When to plant black-eyed Susan seeds – expert flower growers reveal their methods for success

Discover when, where, and how to plant black-eyed Susan seeds like a professional

Yellow black-eyed Susan plants blossoming in late summer and autumn
(Image credit: Getty Images/kstphotography)

Black-eyed Susans are a group of fantastic and reliable flowering perennials and annuals that can bloom throughout summer and into fall. Also commonly known as rudbeckias, they are typically daisy-like yellow flowers with black centers - but come in other colors too. 

The US native wildflower is hardy in zones 3-11 and easy to grow in any backyard, whether you buy plants or go down the simple and satisfying route of sowing seeds. It can be an enjoyable and rewarding experience to see black-eyed Susans bloom knowing that you sowed the seeds and raised the plants successfully. I have done it and would thoroughly recommend it to any other gardener. 

If you want to propagate your black-eyed Susans, we want to help. We take a focused look and hear from two flower experts about how and when they recommend planting black-eyed Susan seeds. 

Yellow blooms of flowering black-eyed Susans in a garden border

Black-eyed Susan plants grow quickly from seed

(Image credit: Getty Images/Heather Love / 500px)

How to plant black-eyed Susans

Black-eyed Susan plants are commonly available to purchase as seedlings and plants from nurseries, garden centers, and online. This offers a quick and easy route to add these fantastic plants to your backyard ideas. A budget-friendly alternative is to grow the plants yourself from seed and you are likely to find a broad range of varieties available to grow in this way.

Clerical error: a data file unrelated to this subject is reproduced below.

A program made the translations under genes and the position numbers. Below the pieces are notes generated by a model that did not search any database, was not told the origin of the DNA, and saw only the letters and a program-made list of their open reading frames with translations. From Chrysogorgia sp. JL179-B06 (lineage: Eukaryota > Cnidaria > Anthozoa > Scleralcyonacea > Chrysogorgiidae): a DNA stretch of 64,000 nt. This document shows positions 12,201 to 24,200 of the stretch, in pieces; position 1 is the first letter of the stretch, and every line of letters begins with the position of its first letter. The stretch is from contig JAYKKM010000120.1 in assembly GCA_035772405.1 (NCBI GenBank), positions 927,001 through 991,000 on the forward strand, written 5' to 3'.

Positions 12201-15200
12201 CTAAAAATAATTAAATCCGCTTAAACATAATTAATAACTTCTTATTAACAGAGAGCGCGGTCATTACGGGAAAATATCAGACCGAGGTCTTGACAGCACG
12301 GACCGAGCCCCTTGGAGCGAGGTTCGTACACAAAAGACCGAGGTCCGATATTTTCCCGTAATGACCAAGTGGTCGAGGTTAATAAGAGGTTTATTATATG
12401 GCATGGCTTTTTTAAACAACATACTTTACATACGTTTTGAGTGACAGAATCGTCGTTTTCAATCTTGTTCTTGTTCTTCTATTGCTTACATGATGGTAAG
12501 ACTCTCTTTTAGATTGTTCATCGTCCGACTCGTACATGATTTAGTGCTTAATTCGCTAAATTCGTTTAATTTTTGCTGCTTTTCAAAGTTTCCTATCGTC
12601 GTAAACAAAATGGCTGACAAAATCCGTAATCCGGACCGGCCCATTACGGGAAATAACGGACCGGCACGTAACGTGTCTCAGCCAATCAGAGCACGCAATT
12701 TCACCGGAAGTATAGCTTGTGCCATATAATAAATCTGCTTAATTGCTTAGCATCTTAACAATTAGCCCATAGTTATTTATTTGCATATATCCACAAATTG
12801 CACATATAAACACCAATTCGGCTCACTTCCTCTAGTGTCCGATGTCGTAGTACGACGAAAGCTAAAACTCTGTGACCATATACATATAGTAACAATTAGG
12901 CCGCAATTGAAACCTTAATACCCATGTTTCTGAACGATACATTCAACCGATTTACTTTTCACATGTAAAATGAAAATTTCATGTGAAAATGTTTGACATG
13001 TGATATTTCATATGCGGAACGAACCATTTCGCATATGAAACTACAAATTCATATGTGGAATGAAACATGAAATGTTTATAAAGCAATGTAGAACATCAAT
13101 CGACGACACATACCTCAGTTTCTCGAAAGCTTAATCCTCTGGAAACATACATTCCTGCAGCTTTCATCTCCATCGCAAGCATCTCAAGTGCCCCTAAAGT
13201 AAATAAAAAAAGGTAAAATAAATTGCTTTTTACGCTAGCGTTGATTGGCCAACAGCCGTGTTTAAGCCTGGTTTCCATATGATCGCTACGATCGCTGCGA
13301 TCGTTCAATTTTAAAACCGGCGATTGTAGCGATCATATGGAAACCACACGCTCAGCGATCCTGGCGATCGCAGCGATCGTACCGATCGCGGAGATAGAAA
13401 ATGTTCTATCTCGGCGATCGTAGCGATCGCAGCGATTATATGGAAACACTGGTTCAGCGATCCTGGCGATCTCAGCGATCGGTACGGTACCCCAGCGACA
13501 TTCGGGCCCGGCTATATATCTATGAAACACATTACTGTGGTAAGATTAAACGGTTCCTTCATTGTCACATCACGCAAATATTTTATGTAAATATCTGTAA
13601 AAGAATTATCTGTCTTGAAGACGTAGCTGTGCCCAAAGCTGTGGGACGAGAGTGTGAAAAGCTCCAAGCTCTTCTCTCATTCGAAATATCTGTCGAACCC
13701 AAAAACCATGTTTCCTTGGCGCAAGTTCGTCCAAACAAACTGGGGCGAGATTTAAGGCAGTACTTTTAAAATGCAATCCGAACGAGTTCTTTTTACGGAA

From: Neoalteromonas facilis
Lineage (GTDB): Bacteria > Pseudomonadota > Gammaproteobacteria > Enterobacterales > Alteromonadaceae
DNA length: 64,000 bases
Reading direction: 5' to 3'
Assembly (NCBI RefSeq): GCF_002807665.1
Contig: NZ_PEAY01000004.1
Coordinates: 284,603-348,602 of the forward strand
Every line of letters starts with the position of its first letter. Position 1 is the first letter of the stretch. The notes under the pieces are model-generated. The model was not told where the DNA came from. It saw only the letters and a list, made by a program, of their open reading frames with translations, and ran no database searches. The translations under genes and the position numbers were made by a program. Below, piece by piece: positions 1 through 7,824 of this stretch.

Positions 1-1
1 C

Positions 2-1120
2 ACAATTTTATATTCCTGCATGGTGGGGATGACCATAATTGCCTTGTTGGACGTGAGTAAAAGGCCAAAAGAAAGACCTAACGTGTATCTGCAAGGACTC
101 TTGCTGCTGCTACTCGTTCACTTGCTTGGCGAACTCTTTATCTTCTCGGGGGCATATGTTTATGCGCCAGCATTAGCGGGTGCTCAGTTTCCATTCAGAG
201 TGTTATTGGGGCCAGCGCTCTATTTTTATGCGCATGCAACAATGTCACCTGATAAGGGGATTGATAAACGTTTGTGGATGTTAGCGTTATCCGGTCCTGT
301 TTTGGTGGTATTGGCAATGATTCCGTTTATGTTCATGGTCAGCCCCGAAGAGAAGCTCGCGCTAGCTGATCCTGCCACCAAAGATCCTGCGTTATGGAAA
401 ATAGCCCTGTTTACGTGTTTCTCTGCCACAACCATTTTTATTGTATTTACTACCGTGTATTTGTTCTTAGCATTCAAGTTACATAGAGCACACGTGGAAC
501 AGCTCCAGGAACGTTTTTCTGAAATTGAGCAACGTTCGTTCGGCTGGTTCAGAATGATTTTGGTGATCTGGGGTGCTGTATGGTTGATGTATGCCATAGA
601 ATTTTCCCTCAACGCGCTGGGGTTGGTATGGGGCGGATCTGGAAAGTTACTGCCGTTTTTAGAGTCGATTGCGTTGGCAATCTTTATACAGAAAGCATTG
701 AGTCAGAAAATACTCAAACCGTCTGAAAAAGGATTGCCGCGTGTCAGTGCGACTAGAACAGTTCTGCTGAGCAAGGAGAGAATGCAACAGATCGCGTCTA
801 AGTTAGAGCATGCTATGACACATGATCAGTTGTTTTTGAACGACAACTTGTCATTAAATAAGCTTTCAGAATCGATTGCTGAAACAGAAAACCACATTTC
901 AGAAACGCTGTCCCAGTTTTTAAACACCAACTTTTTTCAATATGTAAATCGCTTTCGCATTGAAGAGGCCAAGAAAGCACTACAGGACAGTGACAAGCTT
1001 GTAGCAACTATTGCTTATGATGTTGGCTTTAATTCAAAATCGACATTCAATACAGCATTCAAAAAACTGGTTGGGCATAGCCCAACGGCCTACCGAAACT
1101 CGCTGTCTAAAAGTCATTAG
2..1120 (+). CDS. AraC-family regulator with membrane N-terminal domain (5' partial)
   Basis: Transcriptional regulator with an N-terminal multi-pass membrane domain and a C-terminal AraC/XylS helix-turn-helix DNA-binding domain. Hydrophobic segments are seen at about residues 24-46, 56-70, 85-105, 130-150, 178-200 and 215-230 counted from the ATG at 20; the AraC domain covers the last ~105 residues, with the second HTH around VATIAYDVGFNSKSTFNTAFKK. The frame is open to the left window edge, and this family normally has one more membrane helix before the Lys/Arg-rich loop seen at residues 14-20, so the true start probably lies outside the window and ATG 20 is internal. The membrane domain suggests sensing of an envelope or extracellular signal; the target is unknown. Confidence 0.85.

There is a wide selection of black-eyed Susans to grow, coming in various warm fall tones. Holly Heider Chapple, floral designer and owner of Hope Flower Farm, recommends looking at the ‘unique varieties’ you can get. She says: ‘My favorite is a red called Cherry Brandy, I also love Cherokee Sunset, Irish Eyes, Green Eyes, Henry Eilers, and Maya. It is a species that has some delightful alternatives to the stereotypical black-eyed Susan.’

Holly Heider Chapple
Holly Heider Chapple

Holly Heider Chapple began her floristry career 30 years ago as a wedding and event floral designer. Known for her garden-inspired designs, she has influenced trends in the profession of floristry by exposing designers and the public to unique and hearty blooms. Holly and her late husband Evan purchased Hope Flower Farm in 2015. Hope Farm is now a functioning flower farm and winery and an educational facility and bed and breakfast for floral designers.

When to plant black-eyed Susan seeds

Sowing flower seeds in pots of compost

Sowing black-eyed Susan seeds is a satisfying task

(Image credit: Getty Images/Aleksandr Zubkov)

Black-eyed Susans can be grown from seed both indoors or outdoors. Whichever you opt for may depend on your climate and growing space. Though there is such a fantastic variety of black-eyed Susans to grow it is worth adding them to any seed sowing schedule, wherever you intend to sow the seeds. 

However, there are certainly advantages to sowing the seeds indoors to get an early start on the growing season. Starting black-eyed Susans in a warm and protected environment, such as a greenhouse or warm windowsill, means you can get strong, healthy plants and earlier blooms.

‘For sowing black-eyed Susans, it's best to sow seeds indoors roughly 5-7 weeks before the last spring frost for your area,’ advises Meredith Bishop, flower grower and owner of Bloom & Bounty. 

‘This will allow the seedling time to develop a robust root system that will easily transplant into the garden after all risk of frost has passed.’ 

Holly Heider Chapple also prefers starting black-eyed Susan seeds in trays or pots. As well as ensuring the plant’s ‘establish a good root structure’ before being planted outside, she adds: ‘It is also helpful to ensure proper watering and care of the seedling as it develops. It is easy to lose baby plants out in your formal gardens.’ 

Black-eyed Susans can be sown directly outdoors into the garden. It is important to wait until all risk of frost has passed and the soil temperatures are around 70°F in spring to sow seeds outdoors successfully. The timing for this will vary, but can be anytime between March and May depending on your location and US hardiness zone.

Meredith Bishop
Meredith Bishop